The Reach for the Stars project will start this fall to distribute astronomy textbooks to Pashto-speaking schoolchildren.
When you think of Kabul, the capital city of Afghanistan, what do you see? You may not immediately think of schoolchildren gazing at the Sun through solar filters, or of astronomers observing under dark night skies. But astronomy educator Christopher Phillips hopes to change that with Reach for the Stars, a program that aims to bring astronomy back into Afghanistan’s elementary school curriculum in a way that resonates with the region’s culture and history.
Phillips is collaborating with Astronomers Without Borders, Afghanistan Astronomy Association, and Imperative Space to have volunteers deliver educational materials — everything from pencils and paper to astronomy supplies such as solar shades — to the country’s schools, orphanages, and refugee camps.
Key to this effort is Little Book of Stars, an elementary-level textbook that explains basic astronomy concepts with cartoon illustrations. The book comes with a curriculum of classroom activities, including a hands-on activity where students use their bodies to mimic the movement of celestial bodies.
Phillips has already written the book’s text, which Mujtaba Ilmi translated to Pashto — the second official language of Afghanistan. The next step is to create illustrations, with extra care to make sure the images are culturally correct. For example, the clothes must be appropriate, and if a boy and girl are shown playing together, an adult guardian must also be shown in the picture.
Why Afghanistan Needs Astronomy
Now that the Taliban are gone, people are once again doing the things they used to enjoy, like fly kites, play music, and even observe the night sky. So now is a good time to build a foundation for the country’s development. “The Taliban said that the heavens are the realm of Allah and should be left alone,” Phillips says. “But this is actually contrary to what Islam says about astronomy.”
Any sort of educational activity out in the country and especially in Taliban-controlled areas remains risky. “The Taliban have forced schools to close; they’ve made acid attacks on students,” Phillips says. “The Taliban just don’t want people to be educated — fullstop.” Instead, they educate boys in madrasas, indoctrinating them in extreme ideology, and girls get no education at all.
Despite these dangers, Phillips says that 90% of the country is accessible and likely safe. Kabul especially is a relatively safe location. Despite its population of over 3 million, the city is not heavily light-polluted and its beautiful night sky remains relatively unspoiled.
“In Afghanistan, you have a blank canvas to a certain extent when it comes to education,” Mike Stone, the United Kingdom’s contact for Reach for the Stars, told BBC in an interview. “The children of Afghanistan are very eager to learn.”
“The history of Islam and astronomy is incredible, and anyone who picks up a star map instantly comes into contact with that history,” Phillips notes. He points to the Arabic and Persian names that are scattered throughout astronomy: the names of stars, such as Aldebaran, Altair, Rigel, and Vega, words like zenith and azimuth, even the field of algebra.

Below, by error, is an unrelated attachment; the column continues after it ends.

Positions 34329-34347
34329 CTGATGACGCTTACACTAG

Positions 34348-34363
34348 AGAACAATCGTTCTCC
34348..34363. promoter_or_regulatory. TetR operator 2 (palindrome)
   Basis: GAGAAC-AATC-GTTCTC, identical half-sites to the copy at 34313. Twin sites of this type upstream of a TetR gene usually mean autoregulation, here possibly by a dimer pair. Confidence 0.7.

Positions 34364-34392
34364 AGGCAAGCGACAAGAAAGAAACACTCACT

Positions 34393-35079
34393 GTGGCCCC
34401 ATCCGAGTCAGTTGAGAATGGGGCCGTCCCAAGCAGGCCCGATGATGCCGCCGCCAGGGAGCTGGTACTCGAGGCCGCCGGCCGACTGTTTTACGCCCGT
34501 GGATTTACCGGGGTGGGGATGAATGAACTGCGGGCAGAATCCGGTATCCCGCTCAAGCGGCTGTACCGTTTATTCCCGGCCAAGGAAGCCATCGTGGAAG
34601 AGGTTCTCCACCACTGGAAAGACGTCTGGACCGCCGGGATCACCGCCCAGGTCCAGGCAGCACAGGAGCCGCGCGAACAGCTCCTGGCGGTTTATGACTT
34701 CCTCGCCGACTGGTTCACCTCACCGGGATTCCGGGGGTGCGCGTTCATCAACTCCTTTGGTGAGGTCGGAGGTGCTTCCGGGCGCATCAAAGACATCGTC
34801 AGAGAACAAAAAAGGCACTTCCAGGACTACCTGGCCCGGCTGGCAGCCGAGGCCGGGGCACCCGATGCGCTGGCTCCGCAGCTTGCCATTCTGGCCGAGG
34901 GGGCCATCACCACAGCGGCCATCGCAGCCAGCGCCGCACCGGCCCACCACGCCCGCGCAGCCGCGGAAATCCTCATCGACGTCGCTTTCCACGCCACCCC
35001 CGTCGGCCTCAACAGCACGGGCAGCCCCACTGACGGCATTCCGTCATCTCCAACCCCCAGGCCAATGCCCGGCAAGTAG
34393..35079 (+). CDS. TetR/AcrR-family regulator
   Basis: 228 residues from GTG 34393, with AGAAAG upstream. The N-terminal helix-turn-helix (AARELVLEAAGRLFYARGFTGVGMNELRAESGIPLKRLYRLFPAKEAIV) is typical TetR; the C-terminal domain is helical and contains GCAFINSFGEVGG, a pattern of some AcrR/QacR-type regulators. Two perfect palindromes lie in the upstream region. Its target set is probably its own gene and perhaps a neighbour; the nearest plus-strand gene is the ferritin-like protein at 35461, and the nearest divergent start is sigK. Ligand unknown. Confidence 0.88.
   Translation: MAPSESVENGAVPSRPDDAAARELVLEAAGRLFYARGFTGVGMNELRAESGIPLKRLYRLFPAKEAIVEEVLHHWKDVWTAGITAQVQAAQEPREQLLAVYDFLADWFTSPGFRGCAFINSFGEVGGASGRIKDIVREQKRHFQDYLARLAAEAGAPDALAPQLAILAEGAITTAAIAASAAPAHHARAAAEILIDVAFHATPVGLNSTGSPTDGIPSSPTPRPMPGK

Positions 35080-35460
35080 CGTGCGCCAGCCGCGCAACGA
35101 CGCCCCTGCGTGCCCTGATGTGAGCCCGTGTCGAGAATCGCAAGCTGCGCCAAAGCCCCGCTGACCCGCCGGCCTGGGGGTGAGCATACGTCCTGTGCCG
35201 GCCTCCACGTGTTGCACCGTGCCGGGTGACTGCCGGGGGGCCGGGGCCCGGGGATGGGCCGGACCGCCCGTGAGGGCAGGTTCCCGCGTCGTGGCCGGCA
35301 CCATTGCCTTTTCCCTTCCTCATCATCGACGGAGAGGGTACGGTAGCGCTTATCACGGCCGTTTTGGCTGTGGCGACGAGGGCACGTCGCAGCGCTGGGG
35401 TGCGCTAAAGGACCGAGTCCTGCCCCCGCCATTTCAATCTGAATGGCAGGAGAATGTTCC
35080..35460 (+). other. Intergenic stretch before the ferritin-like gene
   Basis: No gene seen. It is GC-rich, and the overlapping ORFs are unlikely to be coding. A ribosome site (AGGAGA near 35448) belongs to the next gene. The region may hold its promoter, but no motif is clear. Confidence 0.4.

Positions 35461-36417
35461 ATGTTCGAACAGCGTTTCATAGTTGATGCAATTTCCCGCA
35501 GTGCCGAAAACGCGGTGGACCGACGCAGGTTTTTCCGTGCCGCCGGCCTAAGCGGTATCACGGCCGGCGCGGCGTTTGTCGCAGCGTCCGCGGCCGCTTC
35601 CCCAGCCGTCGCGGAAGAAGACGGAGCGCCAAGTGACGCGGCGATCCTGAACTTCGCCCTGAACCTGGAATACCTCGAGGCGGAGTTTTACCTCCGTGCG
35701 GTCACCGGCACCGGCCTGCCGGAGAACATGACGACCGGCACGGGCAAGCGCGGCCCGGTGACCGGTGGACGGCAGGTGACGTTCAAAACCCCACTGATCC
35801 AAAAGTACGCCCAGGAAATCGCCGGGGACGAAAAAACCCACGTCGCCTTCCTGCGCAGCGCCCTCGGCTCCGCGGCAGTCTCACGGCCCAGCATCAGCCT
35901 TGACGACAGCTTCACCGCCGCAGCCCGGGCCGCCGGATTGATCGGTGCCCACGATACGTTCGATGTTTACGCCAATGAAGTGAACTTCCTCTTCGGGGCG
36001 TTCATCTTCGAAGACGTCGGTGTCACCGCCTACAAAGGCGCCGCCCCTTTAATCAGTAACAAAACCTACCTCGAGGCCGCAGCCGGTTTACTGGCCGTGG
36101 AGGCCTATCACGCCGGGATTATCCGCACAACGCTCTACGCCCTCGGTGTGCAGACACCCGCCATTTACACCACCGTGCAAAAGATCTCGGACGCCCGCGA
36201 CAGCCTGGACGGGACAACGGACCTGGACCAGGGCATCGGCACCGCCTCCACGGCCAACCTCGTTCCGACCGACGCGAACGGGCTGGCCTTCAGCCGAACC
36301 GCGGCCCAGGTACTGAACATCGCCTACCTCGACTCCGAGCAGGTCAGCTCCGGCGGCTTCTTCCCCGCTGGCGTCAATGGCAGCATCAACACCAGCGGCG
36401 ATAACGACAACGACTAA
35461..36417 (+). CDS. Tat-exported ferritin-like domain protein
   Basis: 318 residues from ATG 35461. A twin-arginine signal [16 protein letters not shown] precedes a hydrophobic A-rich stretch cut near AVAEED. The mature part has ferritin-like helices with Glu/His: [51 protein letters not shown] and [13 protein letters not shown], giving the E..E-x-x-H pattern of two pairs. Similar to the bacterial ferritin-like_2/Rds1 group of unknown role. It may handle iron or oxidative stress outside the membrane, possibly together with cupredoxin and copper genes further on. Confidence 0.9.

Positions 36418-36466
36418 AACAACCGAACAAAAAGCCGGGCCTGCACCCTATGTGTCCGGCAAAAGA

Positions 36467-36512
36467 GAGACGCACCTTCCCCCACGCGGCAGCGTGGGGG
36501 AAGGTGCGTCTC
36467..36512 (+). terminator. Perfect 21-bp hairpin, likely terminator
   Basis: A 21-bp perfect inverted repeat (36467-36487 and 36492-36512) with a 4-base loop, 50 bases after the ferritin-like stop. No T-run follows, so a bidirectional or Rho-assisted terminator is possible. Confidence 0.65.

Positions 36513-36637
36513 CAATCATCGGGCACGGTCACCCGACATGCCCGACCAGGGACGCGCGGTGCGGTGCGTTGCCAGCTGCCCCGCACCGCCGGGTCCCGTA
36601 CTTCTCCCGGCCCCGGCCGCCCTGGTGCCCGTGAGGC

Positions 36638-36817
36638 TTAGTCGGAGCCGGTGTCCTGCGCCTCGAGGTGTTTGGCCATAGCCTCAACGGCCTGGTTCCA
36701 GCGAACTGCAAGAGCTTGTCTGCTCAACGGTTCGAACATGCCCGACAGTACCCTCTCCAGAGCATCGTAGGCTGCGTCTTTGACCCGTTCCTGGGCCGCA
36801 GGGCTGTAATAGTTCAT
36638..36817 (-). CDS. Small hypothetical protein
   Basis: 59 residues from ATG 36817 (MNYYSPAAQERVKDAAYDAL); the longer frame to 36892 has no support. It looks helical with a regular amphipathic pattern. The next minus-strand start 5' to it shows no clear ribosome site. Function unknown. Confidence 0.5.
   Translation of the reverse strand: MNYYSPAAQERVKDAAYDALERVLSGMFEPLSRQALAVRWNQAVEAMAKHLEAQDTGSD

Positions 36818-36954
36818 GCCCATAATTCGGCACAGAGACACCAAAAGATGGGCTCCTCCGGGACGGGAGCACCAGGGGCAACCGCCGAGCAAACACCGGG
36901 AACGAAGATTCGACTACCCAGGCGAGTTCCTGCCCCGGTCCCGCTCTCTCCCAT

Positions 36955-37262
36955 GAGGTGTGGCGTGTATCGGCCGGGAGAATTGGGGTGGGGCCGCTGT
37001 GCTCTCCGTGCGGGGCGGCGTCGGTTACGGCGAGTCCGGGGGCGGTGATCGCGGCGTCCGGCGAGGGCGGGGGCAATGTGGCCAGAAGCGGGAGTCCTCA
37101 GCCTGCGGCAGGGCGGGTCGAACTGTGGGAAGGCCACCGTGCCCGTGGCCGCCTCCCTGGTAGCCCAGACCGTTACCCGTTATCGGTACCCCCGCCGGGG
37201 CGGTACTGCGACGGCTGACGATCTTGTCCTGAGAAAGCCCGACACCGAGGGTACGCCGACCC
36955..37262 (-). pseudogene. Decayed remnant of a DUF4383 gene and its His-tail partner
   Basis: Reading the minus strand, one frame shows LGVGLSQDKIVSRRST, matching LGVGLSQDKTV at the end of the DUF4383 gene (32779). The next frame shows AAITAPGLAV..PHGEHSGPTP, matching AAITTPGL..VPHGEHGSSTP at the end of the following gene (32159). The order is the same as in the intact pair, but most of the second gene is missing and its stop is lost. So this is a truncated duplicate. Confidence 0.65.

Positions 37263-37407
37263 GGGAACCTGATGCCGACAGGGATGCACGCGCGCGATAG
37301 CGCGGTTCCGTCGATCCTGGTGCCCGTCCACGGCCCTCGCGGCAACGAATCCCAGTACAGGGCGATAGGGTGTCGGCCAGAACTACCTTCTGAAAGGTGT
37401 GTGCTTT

The goal doesn’t end with astronomy, Phillips stresses. He emphasizes that astronomy is a gateway science, drawing students in with the beauty of the night sky. Once children are fascinated by astronomy, they quickly take to learning about the science behind the beautiful images, and about the equipment and the math involved.
Progress So Far
The program is due to begin distributing materials this fall. So right now, the project founders are focusing on laying the groundwork. Phillips relies on amateur astronomer Yunos Bakhshi, founder and head of the Afghanistan Astronomy Association, to sign up schools and volunteers willing to participate in the program. Bakhshi, who lived in exile during the Taliban’s rule, is intensely passionate about establishing an astronomy program in his war-torn country. He writes on the AAA’s website, “We try by wiping off the gun smoke from Afghanistan sky, to show the beauty and mysterious of Universe to all Afghans.”
“We want to enroll schools where the majority of children are Pashto speakers. We also want to distribute the book among children in refugee camps,” Baskhshi explains. “Up to date, all schools faced us with enthusiasm and love.”
The vast majority of volunteers that have signed up to deliver materials and lead classroom activities are local Afghans, “which is exactly what we wanted,” says Phillips. “We really want this to be Afghan-built, Afghan-led.”
Another facet of the program is a cultural exchange project. Kite-flying was a rich historical tradition in Afghanistan before the Taliban banned it, and is now enjoying a comeback since the Taliban’s fall in 2001. As part of the Reach for the Stars project, schoolchildren in Hawai’i, which also has a strong kite-flying tradition, will send handmade kites to Afghan schoolchildren, connecting two very different cultures on common ground.
Phillips acknowledges that Reach for the Stars is currently underfunded, but he remains determined. As the only international participant traveling to Afghanistan as part of the project, he says, “Come hell or high water, I’m going to Afghanistan, even if I have to fund it myself. We’ve made a promise to these people.”
For more information about the project, visit the Reach for the Stars site.